Sask. enthusiasts say electric vehicles are the future — and the future is now

There are currently 54 electric vehicles registered in Saskatchewan. Advocates say electric cars are the future, even for Saskatchewan, and that the future is now.

54 electric vehicles were registered in Sask. by the end of October 2017

Jerilyn Nixon said it’s exciting to show Saskatchewan people ‘that electric cars can be driven here.’ (Mike Zartler/CBC)

Provincial proponents of electric vehicles are positive it's both possible and practical to have them in Saskatchewan. 

"It isn't for everyone, but neither is a big truck or an SUV," said Ronald Jones, principal owner and manager at Evergreen Nissan in Prince Albert.

The dealership is also the only certified Nissan Leaf dealer in the province.

"I would say that it's probably more of an everyday vehicle than most people give it credit for," Jones added.

Currently there are 54 electric cars registered in Saskatchewan. There were just 17 registered in 2013, when Jones first brought electric vehicles to his dealership.

"I just saw it as the future," he said.
Jerilyn Nixon said she charges her electric car every night. Pictured is the plug in on the 2014 Nissan Leaf. (Mike Zartler/CBC)

Extreme temperatures

Jones said frigid weather won't stop electric cars from running. In cases of extreme cold, he estimates the Leaf's battery would lose about 25 per cent of its battery life.

He added there is a "Canadian Cold" package for Nissan Leafs, which includes a battery blanket to keep it warm when temperatures drop down to –30 C.

"It's like an iPhone or anything like that. Your battery doesn't last as long in the cold," Jones said.

However, Jones said the batteries perform worse at 30 C temperatures, rather than –30 C, because they can overheat. 

Jerilyn Nixon purchased a used 2014 Nissan Leaf in September and said the cold weather does affect the battery. Her car doesn't have the extra battery coverage available to some of the Leafs.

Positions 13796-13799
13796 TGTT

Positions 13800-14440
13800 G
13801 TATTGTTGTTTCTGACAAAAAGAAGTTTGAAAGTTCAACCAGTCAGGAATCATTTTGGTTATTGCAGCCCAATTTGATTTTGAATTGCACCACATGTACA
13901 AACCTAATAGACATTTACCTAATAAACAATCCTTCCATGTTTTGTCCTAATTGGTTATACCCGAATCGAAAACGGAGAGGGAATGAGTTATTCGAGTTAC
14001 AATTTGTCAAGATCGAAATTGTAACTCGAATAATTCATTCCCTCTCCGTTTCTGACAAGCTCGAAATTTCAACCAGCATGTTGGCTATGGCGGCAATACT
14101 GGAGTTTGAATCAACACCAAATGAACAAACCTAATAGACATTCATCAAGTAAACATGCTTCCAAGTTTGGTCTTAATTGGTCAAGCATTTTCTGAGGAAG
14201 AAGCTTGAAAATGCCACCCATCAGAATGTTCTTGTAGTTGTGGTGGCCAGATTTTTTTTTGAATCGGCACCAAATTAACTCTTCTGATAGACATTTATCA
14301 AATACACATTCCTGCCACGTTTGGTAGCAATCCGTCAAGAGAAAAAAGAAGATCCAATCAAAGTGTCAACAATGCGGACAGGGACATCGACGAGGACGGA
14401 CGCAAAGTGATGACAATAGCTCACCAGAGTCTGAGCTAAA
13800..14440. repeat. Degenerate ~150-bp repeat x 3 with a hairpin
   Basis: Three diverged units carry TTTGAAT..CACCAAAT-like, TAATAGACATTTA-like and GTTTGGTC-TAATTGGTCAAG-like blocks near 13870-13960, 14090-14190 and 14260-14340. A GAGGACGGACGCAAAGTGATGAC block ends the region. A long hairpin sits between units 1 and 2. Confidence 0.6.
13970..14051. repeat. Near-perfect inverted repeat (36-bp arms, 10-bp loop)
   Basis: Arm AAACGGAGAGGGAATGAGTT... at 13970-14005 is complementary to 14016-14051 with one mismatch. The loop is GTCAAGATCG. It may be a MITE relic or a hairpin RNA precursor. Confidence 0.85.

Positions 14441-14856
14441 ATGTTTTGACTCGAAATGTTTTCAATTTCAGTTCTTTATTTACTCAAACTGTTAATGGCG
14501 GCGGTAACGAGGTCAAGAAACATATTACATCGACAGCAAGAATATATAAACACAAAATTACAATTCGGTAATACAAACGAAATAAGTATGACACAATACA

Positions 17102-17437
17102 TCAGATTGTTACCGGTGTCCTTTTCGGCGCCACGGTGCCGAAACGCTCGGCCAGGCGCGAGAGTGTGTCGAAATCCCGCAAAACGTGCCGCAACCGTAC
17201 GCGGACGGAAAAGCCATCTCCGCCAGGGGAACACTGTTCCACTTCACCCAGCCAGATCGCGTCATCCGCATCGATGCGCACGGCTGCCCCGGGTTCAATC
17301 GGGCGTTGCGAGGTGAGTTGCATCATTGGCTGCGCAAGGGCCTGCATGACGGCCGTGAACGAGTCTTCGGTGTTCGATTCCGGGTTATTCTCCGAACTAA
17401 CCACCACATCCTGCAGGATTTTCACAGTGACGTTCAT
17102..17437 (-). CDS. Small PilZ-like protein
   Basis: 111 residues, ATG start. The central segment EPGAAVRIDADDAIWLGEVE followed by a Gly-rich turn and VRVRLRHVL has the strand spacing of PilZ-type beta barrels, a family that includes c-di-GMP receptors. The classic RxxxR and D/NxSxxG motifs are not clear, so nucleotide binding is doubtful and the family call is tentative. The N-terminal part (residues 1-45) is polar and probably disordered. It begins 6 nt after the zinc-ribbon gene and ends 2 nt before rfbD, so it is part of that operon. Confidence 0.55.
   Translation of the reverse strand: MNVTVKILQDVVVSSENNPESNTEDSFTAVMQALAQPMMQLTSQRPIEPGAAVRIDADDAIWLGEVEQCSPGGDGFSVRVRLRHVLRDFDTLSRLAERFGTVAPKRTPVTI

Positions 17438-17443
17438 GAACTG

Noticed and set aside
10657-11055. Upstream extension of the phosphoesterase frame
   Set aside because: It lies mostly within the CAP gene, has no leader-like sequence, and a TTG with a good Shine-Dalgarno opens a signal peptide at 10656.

She said she'll have around 80 kilometres of range with a full charge on a extremely cold day, compared to about 130 kilometres of range on an average day.

"But it's mostly for city driving, so it makes sense. You don't use that full 80 kilometres in a day."  

Going the distance

The vast space between Saskatchewan's cities and towns creates long commutes. 

"That's probably the major hurdle is range — but as technology gets better, batteries get better, the charging systems get better," Jones said. He added that in 2013, the average highway range with a full charge was 100 kilometres.

The newest model of the Leaf can travel up to 241 highway kilometres on a full charge, according to Jones, and the next iterations of the vehicles and batteries could see distances of up to 400 kilometres.

"The fuelling of it gets people wrapped up: 'Oh, I can't drive to Calgary or I can't do this.' But, in most cases, I would ask the question to a lot of people: 'When did you last do that?' "

Sask. doesn't offer incentives

Jones thinks electric cars will continue to grow in Saskatchewan.

"We have only just touched the iceberg."

There were 29 electric vehicles registered in the province in 2014, 40 in 2015 and 50 in 2016. The first electric car was registered in October 2011.

"It's tough in Saskatchewan, probably, to break into the electric car market. There's not a lot of government incentive to do so, where there is in other provinces," Jones said.
Ronald Jones said electric cars are a 'no brainer' as the province gears up for a carbon tax. Provincial incentives 'could be an opportunity for our government to offset things,' he said. (Mike Zartler/CBC)

British Columbia, Ontario and Quebec offer incentives to buyers of electric vehicles. The Saskatchewan government does not. 

"We are aware of incentive programs in other provinces and will consider the results and requirements of each, in the event that similar policies are discussed or developed in the future," a government spokesperson said in an emailed statement.

Jones is confident the electric car community will grow with or without government support.
Ronald Jones said 20,000 kilometres on a car would likely cost $3,000 to $4,000 per year in fuel costs, but an electric vehicle of the same size would cost $350 to $450 in electricity. Pictured is the automatic gear shift in a 2014 Nissan Leaf electric car. (Mike Zartler/CBC)

Nixon said it can be a "frustrating process" to get an electric car in the city.

A local dealership in Regina told her they weren't buying into them because the cars were "slow moving in Saskatchewan."

"I explained to him, 'Well maybe the reason why it's slow moving is the fact that people who are interested have nowhere to test drive it in the city,' " Nixon said.


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